To understand apartheid, to truly feel the South Africa that existed from 1948 to 1994, a visit to the Apartheid Museum in Johannesburg is fundamental. Essentially, the Afrikaans-led National Party legislated against the rights, movements and associations of the black-majority population. Back then, the sight of Casspirs (armoured personnel-carrying tanks ) and violent, armed police wreaking fear and havoc through townships was as ghastly as any of the cruelties mankind has inflicted upon itself.
Short distances away, white people led a privileged life, and an integral part of that life was sport. Almost oblivious to the oppression, rugby players and cricketers, in particular, were celebrated on the global stage. People of colour were not allowed anywhere near them; nor were they allowed on the same beaches, benches, buses, trains and hotels - unless, of course, they were servants.
In 1969, the South African prime minister, John Vorster, refused entry to the England cricket team because a Cape Coloured player who had emigrated to Britain, Basil D'Oliveira, was included in the touring party. Vorster's action led to South Africa's isolation from international cricket until the release of Nelson Mandela 20 years later.
The South African team's first major tournament back was the 1992 World Cup in Australia. But for a quirk of fate - and a tardy over rate, it must be said - the South Africans might have won it, which would have rated as one of sport's more remarkable performances. But it was not to be, and has not been since. These fine cricketers have come close but a series of unusual - some might say dark - occurrences keep denying them. Perhaps, there is an unpaid karmic debt. Perhaps the consequences of apartheid continue to exact revenge.
In his first novel, The Curse and the Cup, Gaurav Bhalla goes one step further. He suggests that a curse has been put upon the team and that only the forgiveness of a young, talented African cricketer can lift the curse and allow the South African people the realisation of their dream.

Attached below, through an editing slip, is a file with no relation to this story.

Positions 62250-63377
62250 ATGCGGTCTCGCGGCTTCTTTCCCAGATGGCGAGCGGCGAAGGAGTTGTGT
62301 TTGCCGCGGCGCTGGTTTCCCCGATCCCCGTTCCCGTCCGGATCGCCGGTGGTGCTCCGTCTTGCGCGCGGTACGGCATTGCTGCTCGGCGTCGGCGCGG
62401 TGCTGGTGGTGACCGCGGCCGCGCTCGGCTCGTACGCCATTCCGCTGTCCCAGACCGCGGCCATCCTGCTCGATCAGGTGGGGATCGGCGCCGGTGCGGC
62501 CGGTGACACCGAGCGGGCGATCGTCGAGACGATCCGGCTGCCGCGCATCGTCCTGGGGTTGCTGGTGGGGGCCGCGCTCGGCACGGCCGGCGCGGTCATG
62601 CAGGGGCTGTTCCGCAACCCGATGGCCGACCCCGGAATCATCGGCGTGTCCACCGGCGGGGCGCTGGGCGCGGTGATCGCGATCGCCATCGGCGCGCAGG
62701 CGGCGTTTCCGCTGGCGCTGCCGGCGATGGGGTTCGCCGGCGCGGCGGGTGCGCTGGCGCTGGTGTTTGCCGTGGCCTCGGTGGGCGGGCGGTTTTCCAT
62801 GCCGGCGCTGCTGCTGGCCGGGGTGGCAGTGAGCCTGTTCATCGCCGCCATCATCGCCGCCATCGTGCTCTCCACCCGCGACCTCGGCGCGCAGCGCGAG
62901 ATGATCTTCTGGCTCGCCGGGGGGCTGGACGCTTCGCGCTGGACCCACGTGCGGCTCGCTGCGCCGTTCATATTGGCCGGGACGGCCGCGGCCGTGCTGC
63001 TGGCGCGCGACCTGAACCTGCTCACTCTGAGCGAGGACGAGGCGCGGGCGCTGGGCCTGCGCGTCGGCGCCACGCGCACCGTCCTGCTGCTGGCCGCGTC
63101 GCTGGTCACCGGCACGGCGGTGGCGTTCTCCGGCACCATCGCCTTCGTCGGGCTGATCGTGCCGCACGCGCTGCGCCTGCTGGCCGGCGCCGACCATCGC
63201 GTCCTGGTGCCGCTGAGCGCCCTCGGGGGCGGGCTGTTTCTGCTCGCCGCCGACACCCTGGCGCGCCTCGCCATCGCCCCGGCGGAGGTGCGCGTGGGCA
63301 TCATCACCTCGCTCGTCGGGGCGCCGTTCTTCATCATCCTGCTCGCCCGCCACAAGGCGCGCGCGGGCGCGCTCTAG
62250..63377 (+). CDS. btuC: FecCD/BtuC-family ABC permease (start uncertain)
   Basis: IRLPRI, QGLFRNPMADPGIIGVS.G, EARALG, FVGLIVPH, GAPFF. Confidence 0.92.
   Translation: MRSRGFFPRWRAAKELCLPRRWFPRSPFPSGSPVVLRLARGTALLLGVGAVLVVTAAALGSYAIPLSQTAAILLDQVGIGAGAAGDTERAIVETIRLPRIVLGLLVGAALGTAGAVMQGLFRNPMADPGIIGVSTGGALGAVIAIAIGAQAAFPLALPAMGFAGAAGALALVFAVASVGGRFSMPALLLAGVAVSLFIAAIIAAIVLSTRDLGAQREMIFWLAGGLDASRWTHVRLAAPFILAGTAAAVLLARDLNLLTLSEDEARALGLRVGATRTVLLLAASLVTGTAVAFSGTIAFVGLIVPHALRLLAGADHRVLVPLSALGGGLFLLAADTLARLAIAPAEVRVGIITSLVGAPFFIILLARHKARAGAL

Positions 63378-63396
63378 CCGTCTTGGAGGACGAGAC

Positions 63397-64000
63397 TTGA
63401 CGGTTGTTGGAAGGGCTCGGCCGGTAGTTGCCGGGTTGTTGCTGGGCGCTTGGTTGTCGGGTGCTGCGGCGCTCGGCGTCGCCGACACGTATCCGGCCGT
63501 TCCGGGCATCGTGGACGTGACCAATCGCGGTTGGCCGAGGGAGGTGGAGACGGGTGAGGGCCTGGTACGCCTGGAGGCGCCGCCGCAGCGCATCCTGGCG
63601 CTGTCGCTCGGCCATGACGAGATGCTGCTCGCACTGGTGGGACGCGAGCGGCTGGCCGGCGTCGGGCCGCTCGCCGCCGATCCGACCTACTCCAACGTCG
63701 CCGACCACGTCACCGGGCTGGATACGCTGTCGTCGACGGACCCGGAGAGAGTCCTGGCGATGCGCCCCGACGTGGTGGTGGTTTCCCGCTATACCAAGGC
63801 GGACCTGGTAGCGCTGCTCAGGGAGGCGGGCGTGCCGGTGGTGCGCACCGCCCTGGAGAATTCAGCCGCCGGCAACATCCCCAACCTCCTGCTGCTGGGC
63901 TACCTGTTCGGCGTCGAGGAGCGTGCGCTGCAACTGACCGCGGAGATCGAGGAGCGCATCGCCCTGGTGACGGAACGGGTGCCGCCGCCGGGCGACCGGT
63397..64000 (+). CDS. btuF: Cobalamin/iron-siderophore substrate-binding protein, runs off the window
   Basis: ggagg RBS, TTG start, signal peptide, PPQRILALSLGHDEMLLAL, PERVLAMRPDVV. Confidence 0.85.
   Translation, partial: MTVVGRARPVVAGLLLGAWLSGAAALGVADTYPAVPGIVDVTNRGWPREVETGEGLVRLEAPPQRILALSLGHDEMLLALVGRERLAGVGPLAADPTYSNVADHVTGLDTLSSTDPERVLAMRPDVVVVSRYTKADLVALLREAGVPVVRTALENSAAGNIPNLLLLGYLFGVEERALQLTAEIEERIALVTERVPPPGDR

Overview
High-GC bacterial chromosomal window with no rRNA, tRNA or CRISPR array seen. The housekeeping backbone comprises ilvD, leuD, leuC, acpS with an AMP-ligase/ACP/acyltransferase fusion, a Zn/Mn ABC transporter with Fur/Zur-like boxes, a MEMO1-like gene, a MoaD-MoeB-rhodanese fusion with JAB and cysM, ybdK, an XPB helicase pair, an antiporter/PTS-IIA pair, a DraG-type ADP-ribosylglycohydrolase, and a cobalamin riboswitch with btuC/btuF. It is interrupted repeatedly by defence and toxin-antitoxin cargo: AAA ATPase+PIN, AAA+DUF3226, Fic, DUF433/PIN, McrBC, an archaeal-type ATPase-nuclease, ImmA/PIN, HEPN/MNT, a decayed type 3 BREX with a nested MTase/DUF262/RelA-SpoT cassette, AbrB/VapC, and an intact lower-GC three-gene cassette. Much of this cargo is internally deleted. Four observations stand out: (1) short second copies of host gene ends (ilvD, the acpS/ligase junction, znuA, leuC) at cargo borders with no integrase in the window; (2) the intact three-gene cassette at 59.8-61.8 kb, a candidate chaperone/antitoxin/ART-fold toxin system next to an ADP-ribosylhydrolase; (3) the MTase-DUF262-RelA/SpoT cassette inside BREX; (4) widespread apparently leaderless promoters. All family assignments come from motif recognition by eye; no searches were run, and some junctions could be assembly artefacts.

The story goes like this. On an ill-fated day in 1991, Vuyisa Lingani and his son, Manga, two immensely gifted left-arm spinners, die within hours of each other in bizarre tragedies. Mama Nonkosi, Lingani's wife, blames the white establishment and, in an act of vengeance, places a curse on the South African team that will prevent them from winning any world tournament.
So far so good. Bhalla creates the environment of the townships, the gentleness of the people and the courage of their beliefs with empathy and pace. The horror that surrounds them is believable and the journey they must take to escape the system and make a case for themselves is exactly as it once was in South Africa.
But time waits for no one. Mama Nonkosi is dying and the curse needs a new caretaker. She turns to her grandson, Themba, heir to the Lingani spin dynasty. But Themba has a mind of his own and some important friends. It is here that the story hits a bump.
Fiction becomes confused with non-fiction. Two wealthy families, the Oppenheimers and the Mittals, are persuaded by a supermodel, Piloo Fouche, to sponsor a big match at the Wanderers. From it Themba and AB de Villiers become friends. Fouche is all business, no innuendo. Pity, because we are now on hold while a journalist and Themba's mentors try to work him into the big time and, of course, the chance to represent South Africa in the 2015 World Cup in Australia and New Zealand.
They approach the CEO of South African cricket, JG Mills, an absurd figure from the colonial age whose handlebar moustache and penchant for mid-morning drinking combines with an irritating manner. Ali Bacher, who stood down in 2001, was South African cricket's last white CEO. He was anything but this caricature. Since then, Cricket South Africa has been run by people of colour. Thankfully the tale survives the distraction and emerges into a tense final phase where Themba's performance in the Wanderers match is the catalyst for a twist in both storyline and ambition. From there on, the ending is anyone's guess.
The Curse and the Cup is a terrific read. There are a few errors of fact and the occasional jolting phrase, but Bhalla's passion for justice comes over loud and clear. So much so, in fact, that one suspects he has an axe of his own to grind. But then, back then, there were millions of people with an axe to grind.
You cannot but admire Bhalla's originality and persuasion, and warm to his colourful characters as he examines the human condition. He meets apartheid head on with a compelling tale of hopes dashed and hopes regained. Like Mandela, his hero must shake off the past to understand the futility of hate and the power of forgiveness. As Mandela said: "To be free is not merely to cast off one's chains but to live in a way that respects and enhances the freedom of others."
The present South African cricket team have arrived in Australia with a very realistic hope of winning the World Cup. The land they left behind is a different place from the one left behind by Kepler Wessels' team 23 years ago. There is no Themba in their number but there are others who represent him. Has the curse been lifted? There is no clich d lap of honour here, just an engaging voyage of discovery.
The Curse and the Cup
by Gaurav Bhalla
gbkahanee, 375 pages